By deploying new code encapsulated by feature flags that are turned off by default (i.e. “dark launching”), deployment risk is reduced to nearly zero, and developers can go from committing a change to verifying it in production in minutes. Designers, developers, and product managers can review and refine visual changes across multiple separate parts of an application in production before customers see them. As a bonus, any automated tests that are written to verify functionality in production double as always up to date monitoring scripts and post-deployment smoke tests. To learn more about testing in production, have a look at Talia Nassi’s post, Increase your Productivity by Testing in Production.
Once code is in production behind a feature flag, it can be gradually released, starting with lower risk groups and expanding in stages to confirm both usability and scalability. Lower risk groups might include your own employees (“dogfooding”), free-tier customers, design partner customers, and those who have opted-in as early adopters. The goal here is to “limit the blast radius” when things occasionally go wrong. If fewer users are impacted and for a shorter period of time, then incidents are less harmful to your business and less stressful for everyone involved.
While this may sound a lot like canary deployments, it’s actually more powerful in terms of productivity and decoupling of independent teams because the scope of control is at the feature (not entire release payload) level. For more on the quality of life differences between canary deployments and gradual releases, check out my post, Pros and Cons of Canary Release and Feature Flags in Continuous Delivery.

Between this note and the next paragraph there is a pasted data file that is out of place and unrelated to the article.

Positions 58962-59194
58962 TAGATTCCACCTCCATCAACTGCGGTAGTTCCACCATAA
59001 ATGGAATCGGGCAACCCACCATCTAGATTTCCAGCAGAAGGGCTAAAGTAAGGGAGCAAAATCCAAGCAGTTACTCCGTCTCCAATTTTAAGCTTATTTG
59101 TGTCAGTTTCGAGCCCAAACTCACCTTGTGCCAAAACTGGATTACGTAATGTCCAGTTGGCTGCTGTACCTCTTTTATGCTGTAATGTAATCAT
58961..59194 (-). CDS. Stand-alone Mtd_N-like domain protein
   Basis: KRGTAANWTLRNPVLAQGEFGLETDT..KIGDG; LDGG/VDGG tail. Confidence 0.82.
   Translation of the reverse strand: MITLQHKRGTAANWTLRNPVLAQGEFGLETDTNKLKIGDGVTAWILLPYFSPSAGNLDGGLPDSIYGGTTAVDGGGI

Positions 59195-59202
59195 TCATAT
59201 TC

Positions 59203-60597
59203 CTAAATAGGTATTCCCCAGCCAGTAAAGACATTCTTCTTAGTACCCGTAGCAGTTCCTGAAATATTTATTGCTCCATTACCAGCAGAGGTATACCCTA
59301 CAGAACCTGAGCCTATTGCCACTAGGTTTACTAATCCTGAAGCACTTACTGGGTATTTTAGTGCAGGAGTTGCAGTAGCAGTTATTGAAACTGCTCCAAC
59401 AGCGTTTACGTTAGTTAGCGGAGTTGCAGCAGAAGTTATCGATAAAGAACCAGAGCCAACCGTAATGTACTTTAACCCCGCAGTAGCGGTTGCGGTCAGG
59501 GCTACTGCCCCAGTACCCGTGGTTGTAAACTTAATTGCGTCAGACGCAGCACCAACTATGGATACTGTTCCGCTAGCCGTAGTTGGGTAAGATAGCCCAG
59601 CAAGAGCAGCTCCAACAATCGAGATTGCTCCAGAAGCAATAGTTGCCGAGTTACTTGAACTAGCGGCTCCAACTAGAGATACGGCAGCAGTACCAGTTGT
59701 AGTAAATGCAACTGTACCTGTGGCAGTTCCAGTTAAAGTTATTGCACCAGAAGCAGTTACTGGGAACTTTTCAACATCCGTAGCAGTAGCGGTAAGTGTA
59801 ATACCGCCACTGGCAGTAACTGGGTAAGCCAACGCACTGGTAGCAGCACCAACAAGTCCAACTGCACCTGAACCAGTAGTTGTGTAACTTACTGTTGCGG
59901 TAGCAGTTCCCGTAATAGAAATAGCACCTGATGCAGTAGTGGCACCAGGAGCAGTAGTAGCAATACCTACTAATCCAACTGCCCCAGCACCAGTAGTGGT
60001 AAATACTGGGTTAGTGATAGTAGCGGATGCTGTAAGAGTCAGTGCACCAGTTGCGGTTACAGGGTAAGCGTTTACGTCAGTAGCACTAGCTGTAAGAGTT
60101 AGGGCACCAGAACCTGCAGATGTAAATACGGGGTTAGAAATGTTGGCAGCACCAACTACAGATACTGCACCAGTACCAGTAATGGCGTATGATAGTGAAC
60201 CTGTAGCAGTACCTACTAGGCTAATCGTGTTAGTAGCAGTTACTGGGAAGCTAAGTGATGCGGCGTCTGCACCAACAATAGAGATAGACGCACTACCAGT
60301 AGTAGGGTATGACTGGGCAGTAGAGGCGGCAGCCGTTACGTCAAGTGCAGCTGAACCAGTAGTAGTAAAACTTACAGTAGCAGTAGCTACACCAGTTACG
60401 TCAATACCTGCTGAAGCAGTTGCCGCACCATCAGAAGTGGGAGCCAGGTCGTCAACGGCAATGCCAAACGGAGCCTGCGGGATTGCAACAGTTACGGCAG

Feature Experimentation (A/B Testing)
Once you have the ability to target gradual releases by user demographics and to keep individual users in the same “on” or “off” or A/B/n cohort across sessions, you have half of what you need to conduct feature experimentation, also known as A/B testing or A/B/n testing. The other half of what you need is the ability to gather and compare statistics between the different cohorts in a reliable and repeatable way.
With feature experimentation, you split some portion of your user population across old and new or multiple alternatives of a feature (typically for a week or two) to compare user experience and business outcomes. The goal is to go beyond proving whether code is buggy or not to focus on business impact.
Be sure to keep an eye on application-wide “do no harm” metrics (proving you aren’t accidentally setting your business back), in addition to feature-specific conversion statistics.
Putting It All Together To Balance Speed, Quality and Risk
Many teams are combining testing in production, gradual release, and feature experimentation into a standard workflow that balances speed, quality, and risk. Adil Aijaz’s post, The 5 Phases of a Feature Launch, describes a five-step process based on the work LinkedIn has done in balancing speed, quality, and risk (SQR).
Learn More About Testing In Production, Gradual Release and Feature Experimentation
If you’re interested in learning more about the top three feature flag use cases, check out these posts:
- Increase your Productivity by Testing in Production
- Why would I want to decouple deployment from release?
- Embracing feature experimentation one step at a time
Know someone who would rather “watch the movie” than “read the book” for this topic? here you go!